- How do I access policies about evaluation, tenure, and promotion?
- What processes are used for evaluation, reappointment, tenure, and promotion?
- Is there a single process or separate processes for annual evaluation and tenure?
- How am I evaluated?
- Are any aspects of my performance not evaluated or counted?
- When am I evaluated?
- Who evaluates my work?
- What aspects of my work are evaluated?
- How does teaching count in my progress toward tenure, promotion, and/or reappointment? What are the requirements for documenting my teaching as part of the tenure process?
- What processes will be used to evaluate my teaching? Where can I find guidelines or policies about those processes?
- What assessment activities for teaching (if any) will I be required to participate in?
- How does research count in my progress toward tenure, promotion, and/or reappointment?
- How does service count in my progress toward tenure, promotion, and/or reappointment?
- To whom can I turn for help with any materials required for evaluation, reappointment, tenure, and/or promotion?
- How are the different aspects of my performance weighed for reappointment, tenure, and promotion?
- How and when do I receive the results of my evaluation?
- How am I expected to respond to the results of my evaluation?
- How does my evaluation relate to reappointment, tenure, pay increases, and/or promotion?
2. Professional Responsibilities
Faculty who are new to an institution need to be prepared to adapt their teaching strategies to institutional requirements and material realities, the goals of a writing or literacy program, the curriculum, and the needs of the students who enroll in the program. The following questions can help faculty navigate teaching in a new context.
Questions About Teaching at the Institution
- What is the mission of the institution and its relationship to the community (or communities) in which it is located? How do the mission and local community shape curriculum and instruction at the institution?
- Where can I access institutional policies about teaching?
- When will I have a definite list of my course assignments? When is the latest date when my course assignments might change? What factors determine whether teaching assignments change?
- What learning management system (LMS) is used for course websites at the institution? When and how will I have access to my course sites?
- What training is available for learning how to use the LMS and other technology tools for teaching?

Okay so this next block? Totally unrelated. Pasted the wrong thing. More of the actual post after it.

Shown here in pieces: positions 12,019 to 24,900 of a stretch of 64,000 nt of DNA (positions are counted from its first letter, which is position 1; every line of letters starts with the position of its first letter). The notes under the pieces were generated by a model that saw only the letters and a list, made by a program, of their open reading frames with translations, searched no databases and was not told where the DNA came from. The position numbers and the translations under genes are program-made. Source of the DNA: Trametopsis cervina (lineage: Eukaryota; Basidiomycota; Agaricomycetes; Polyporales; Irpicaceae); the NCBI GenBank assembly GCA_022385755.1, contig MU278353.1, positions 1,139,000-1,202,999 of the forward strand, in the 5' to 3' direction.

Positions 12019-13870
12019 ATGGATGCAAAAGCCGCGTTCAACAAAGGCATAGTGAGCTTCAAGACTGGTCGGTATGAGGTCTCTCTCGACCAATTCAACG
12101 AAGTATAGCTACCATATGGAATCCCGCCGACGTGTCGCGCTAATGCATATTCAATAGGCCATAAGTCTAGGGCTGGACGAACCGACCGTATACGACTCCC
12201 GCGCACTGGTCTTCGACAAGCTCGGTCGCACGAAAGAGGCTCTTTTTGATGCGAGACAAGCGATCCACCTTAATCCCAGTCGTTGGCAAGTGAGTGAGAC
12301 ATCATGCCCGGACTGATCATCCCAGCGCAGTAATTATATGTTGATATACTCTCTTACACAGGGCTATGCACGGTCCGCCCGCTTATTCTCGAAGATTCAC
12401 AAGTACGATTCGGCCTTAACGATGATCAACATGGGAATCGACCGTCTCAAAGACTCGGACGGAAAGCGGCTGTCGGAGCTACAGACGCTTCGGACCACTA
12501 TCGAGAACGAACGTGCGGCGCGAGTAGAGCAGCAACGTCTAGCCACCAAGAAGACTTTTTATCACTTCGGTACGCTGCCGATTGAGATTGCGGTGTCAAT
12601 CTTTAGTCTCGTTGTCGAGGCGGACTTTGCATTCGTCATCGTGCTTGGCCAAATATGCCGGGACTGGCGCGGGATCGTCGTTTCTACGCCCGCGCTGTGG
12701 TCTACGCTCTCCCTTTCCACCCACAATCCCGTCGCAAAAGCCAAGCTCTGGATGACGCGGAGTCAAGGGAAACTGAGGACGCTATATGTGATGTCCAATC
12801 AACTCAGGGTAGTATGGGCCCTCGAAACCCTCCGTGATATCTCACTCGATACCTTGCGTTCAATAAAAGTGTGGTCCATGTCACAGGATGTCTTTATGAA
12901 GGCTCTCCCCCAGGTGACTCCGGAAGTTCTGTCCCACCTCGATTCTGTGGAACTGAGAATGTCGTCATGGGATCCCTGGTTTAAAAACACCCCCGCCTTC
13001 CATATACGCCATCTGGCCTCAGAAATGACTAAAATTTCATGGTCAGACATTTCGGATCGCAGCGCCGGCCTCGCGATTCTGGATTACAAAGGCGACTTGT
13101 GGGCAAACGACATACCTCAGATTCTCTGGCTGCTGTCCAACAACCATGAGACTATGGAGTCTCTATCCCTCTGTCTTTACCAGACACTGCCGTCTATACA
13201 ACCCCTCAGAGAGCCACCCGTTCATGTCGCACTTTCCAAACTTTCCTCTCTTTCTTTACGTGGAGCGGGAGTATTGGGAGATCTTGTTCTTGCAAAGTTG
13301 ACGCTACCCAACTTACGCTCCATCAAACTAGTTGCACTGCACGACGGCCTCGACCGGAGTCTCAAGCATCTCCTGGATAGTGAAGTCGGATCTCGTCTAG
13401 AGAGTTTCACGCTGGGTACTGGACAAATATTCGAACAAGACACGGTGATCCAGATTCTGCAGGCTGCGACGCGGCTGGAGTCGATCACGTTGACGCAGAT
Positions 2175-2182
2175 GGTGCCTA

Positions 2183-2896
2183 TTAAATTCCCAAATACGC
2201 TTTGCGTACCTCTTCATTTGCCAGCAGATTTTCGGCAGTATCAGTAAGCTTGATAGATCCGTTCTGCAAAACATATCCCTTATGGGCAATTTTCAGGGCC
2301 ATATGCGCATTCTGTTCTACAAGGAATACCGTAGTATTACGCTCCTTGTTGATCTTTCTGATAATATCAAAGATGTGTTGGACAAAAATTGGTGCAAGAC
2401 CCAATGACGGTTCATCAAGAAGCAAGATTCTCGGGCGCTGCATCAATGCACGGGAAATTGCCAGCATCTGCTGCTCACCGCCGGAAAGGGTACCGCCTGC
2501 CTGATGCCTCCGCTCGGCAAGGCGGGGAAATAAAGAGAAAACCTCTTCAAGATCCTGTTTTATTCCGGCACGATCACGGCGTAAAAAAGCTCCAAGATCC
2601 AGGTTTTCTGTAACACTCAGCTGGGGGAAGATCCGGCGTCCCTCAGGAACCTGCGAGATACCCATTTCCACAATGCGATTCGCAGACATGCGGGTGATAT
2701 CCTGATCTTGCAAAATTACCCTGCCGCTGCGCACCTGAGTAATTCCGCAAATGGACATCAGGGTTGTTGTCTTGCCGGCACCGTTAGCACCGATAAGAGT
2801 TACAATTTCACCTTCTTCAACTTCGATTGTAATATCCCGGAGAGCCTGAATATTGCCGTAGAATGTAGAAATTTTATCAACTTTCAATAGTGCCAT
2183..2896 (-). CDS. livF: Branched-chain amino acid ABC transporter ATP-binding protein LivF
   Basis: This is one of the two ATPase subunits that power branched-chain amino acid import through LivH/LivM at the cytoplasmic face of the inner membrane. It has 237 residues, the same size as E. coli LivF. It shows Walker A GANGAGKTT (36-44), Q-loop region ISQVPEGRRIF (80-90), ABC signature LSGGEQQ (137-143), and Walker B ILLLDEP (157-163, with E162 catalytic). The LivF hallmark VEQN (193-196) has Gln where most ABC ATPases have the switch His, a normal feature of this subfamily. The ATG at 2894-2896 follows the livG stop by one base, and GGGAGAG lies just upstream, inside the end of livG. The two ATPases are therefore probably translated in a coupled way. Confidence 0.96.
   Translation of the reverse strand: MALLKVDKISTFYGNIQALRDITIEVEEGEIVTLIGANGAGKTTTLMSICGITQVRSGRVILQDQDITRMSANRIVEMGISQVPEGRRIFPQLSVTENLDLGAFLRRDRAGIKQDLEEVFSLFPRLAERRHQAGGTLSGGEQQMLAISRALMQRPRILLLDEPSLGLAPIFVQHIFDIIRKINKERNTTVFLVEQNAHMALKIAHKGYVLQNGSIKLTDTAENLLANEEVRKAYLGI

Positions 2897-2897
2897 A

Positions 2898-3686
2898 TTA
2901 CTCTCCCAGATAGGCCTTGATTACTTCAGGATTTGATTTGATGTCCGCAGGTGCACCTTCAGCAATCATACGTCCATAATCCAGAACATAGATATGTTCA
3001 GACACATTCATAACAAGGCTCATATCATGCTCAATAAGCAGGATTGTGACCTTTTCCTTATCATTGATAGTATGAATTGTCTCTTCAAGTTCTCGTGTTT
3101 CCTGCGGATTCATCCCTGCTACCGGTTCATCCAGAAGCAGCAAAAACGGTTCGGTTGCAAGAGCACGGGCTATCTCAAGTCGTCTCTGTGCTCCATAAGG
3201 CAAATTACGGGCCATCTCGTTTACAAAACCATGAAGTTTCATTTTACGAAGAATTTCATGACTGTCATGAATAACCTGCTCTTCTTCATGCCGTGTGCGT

- What kinds of early alert reporting (if any) is required for monitoring the success of students in my courses?
- When are grades due? Are midterm grades required? How do I submit grades?
- What technologies are available in my classrooms? How do I access information that will help me learn how to use those technologies?
- What technology tools do students have access to? Where can I find information about those technology resources?
- What learning support resources are available on the campus? What do I need to do to help students access them?
- When and how will I receive information about accommodation plans for students with disabilities?
- Is there a teaching and learning center? What resources and training are available through the center?
- What library resources are available for my students? Where can I find information about library resources that students will need for my courses?
- What teaching materials (if any) am I required to submit to the institution to document my teaching? How do I submit them?
- Will I have my own office? If not, where can I meet with students?
- When will I receive my course assignments for the next semester or term?
- How are course assignments made for continuing instructors? What is the process for making course and scheduling requests?
- Can I propose new courses? If so, what’s the process of new course approvals?
Questions About Teaching in a Writing or Literacy Program
- Who is my direct supervisor for teaching?
- Where can I access program policies and guidelines?
- What student communities does the program serve? How do those student communities shape teaching and learning in the program?
- How are students placed into writing or other literacy courses? How does placement influence curriculum and instruction within the program?
- What courses are offered in the writing or literacy program? What is the relationship between each course? What pathway(s) do students take through the program as they work toward receiving a college degree?
- What types of resources and mentoring for teaching are available to new instructors? How do I access those resources?